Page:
Here are three practices I’ve found to be quite helpful.

1. Keep Prayer Lists

One easy way to keep up with each other is to pass around a prayer list at the beginning of each Bible study. Writing out prayer requests affords women the opportunity to share without pressuring them to share. It also limits the length of time spent on prayer requests since people tend to be more concise in writing (e.g., they leave out the story behind the story).

At the end of the lesson, we ask one person to type up the requests and e-mail them to the other group members. We encourage each woman on the list to pray for the woman just before and after her name, taking time to check in mid-week on any specific updates. This simple system cultivates prayerful fellowship and care among all members of the group, not just dependency on one leader to do all the “checking in.” It also focuses the majority of our weekly time together on studying the Scriptures in-depth.

2. Incorporate Prayer Sessions

We also dedicate certain Bible study sessions entirely to prayer. Every five or six weeks, we suspend our normal study and devote the whole time to fellowshiping in prayer. As our group has grown we’ve divided into smaller groups of five or six to enable adequate time for sharing requests and praying together.

And we always open our prayer time with an encouragement to “Three B’s” of sharing: Be brief, be biblical, and be beneficial.

Be Brief

Proverbs 10:19 wisely tells us: “When words are many, sin is not absent.” But sometimes it’s not the just the content of our words, but the time we take to share, that can be a problem. Since we want each woman to have equal opportunity to share, we encourage brevity.

Be Biblical

The psalmist prayed, “Let the words of my mouth and the meditation of my heart be acceptable in your sight, O LORD, my rock and my redeemer” (Ps. 19:14). We ask the women to share freely but to avoid gossip or negative talk about others. You can share your needs without delving into others’ sins. We also ask the women to consider and to share during our prayer time how our study of Scripture has challenged them in new ways. It is such a joy to lean on the language of the passages we’re studying week after week in order to offer Word-filled prayer. Praying the Scriptures is one way God kneads its beauty and truthfulness into our hearts.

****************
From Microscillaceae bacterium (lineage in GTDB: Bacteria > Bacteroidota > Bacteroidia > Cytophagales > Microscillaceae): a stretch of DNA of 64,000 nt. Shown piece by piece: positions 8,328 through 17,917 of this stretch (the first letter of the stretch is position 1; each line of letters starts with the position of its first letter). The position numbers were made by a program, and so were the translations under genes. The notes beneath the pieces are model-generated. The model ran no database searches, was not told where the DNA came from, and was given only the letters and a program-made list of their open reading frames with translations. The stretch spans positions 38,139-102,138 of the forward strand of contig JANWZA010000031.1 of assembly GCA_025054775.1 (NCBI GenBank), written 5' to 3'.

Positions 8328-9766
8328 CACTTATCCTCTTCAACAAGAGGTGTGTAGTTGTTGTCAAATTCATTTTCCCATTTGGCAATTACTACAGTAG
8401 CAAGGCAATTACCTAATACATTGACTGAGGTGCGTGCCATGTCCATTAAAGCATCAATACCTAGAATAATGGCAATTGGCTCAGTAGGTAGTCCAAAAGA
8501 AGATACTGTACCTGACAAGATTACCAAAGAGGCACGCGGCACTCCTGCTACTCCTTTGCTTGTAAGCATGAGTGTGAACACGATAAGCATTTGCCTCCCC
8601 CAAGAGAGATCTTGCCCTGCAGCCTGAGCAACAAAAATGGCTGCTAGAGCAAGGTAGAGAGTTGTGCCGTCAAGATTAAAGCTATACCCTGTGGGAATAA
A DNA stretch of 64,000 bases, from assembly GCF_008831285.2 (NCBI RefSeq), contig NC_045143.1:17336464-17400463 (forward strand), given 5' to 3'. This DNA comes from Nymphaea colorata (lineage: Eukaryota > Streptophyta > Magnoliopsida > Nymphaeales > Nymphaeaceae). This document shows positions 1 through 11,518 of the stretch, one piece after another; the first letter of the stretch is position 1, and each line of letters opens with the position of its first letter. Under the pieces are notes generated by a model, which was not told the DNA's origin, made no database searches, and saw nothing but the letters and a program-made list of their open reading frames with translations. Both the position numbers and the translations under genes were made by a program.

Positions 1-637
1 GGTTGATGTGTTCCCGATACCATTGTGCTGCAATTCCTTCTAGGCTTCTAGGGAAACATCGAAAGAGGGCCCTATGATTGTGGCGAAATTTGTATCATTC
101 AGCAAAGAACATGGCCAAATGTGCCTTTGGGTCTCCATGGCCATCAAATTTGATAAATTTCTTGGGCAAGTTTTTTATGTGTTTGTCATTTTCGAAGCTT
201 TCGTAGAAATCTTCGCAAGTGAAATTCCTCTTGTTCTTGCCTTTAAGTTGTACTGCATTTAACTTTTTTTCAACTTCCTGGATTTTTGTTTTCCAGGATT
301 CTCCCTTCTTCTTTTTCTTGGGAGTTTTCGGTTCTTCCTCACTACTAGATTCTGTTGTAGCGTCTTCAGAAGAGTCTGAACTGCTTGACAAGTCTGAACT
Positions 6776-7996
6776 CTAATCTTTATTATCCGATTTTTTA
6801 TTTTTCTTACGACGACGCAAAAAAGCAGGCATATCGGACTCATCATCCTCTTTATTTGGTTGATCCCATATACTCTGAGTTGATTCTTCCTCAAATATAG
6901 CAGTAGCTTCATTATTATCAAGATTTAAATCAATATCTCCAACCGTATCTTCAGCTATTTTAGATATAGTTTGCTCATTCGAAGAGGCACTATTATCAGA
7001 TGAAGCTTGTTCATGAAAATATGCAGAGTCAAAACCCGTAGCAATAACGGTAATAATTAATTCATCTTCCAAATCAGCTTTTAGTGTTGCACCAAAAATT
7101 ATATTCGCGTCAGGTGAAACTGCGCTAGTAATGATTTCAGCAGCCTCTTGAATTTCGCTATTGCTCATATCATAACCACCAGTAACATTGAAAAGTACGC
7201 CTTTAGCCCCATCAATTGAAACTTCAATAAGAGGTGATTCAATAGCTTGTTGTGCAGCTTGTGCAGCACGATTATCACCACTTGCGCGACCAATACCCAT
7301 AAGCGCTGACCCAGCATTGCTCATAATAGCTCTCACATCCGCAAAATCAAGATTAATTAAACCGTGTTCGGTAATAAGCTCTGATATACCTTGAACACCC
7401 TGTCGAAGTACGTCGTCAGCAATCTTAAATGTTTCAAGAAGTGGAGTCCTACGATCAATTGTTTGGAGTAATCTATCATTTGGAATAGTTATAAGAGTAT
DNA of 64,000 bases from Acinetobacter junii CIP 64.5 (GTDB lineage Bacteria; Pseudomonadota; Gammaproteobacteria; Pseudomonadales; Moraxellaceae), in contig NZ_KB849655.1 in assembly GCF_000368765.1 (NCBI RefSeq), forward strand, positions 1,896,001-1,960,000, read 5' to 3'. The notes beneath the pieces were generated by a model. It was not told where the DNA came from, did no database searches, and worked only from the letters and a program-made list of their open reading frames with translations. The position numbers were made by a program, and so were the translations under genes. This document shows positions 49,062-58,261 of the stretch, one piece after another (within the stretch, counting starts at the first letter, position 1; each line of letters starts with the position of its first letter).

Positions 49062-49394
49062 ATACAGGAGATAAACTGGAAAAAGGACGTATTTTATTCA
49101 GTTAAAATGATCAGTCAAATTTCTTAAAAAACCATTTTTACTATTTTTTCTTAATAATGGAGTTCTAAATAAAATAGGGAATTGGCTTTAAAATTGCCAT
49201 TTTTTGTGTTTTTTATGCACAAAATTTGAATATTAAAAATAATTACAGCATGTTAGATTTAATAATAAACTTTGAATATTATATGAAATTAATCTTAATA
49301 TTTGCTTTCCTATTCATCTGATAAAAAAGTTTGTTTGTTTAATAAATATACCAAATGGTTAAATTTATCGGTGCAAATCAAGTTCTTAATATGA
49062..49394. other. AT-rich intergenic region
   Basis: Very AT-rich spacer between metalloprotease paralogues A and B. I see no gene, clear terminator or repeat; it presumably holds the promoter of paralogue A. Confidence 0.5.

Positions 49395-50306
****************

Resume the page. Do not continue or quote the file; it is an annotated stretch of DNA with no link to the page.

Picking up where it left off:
Be Beneficial

Before each prayer study we ask the women to consider one question: Is what I’m about to share profitable for others to hear? Does it resonate with the truth of Ephesians 4:29?

Our hope in providing the Three B’s isn’t to stifle or micromanage our prayer time but to keep it from becoming a runaway train that could go a thousand different directions. The guidelines enable our time to be a blessing for us all. We enjoy sweet fellowship. We laugh, we cry, and we pray.

3. Deploy Prayer Leaders

When a Bible study grows, it’s difficult for one teacher to attend to the diverse needs of everyone in the group. Each woman in your midst is struggling in various ways. Some are vocal, while others wait to be asked. The responsibility of teaching alongside spiritual care is difficult for most leaders to balance as groups increase in size.

To help shoulder the burden of care, then, we’ve sought spiritually mature women to serve as prayer leaders. We divided the Bible study into groups of five women for each prayer leader. This leader checks in regularly with the women in her smaller group, follows up on prayer requests, and gets in touch with anyone we haven’t seen for a while. On those days every few weeks when we have a prayer meeting instead of a Bible study, we divide into these set groups to foster intimacy in the midst of the larger group.

Modeling Acts 2:42

Using a simple means of gathering requests, incorporating group prayer, and deploying leaders to shepherd women has helped foster Bible studies that integrate prayerful fellowship with substantive teaching of the Word.

By God’s grace, we hope to model the fellowship displayed in Acts 2:42: “And they devoted themselves to the apostles’ teaching and the fellowship, to the breaking of bread and the prayers.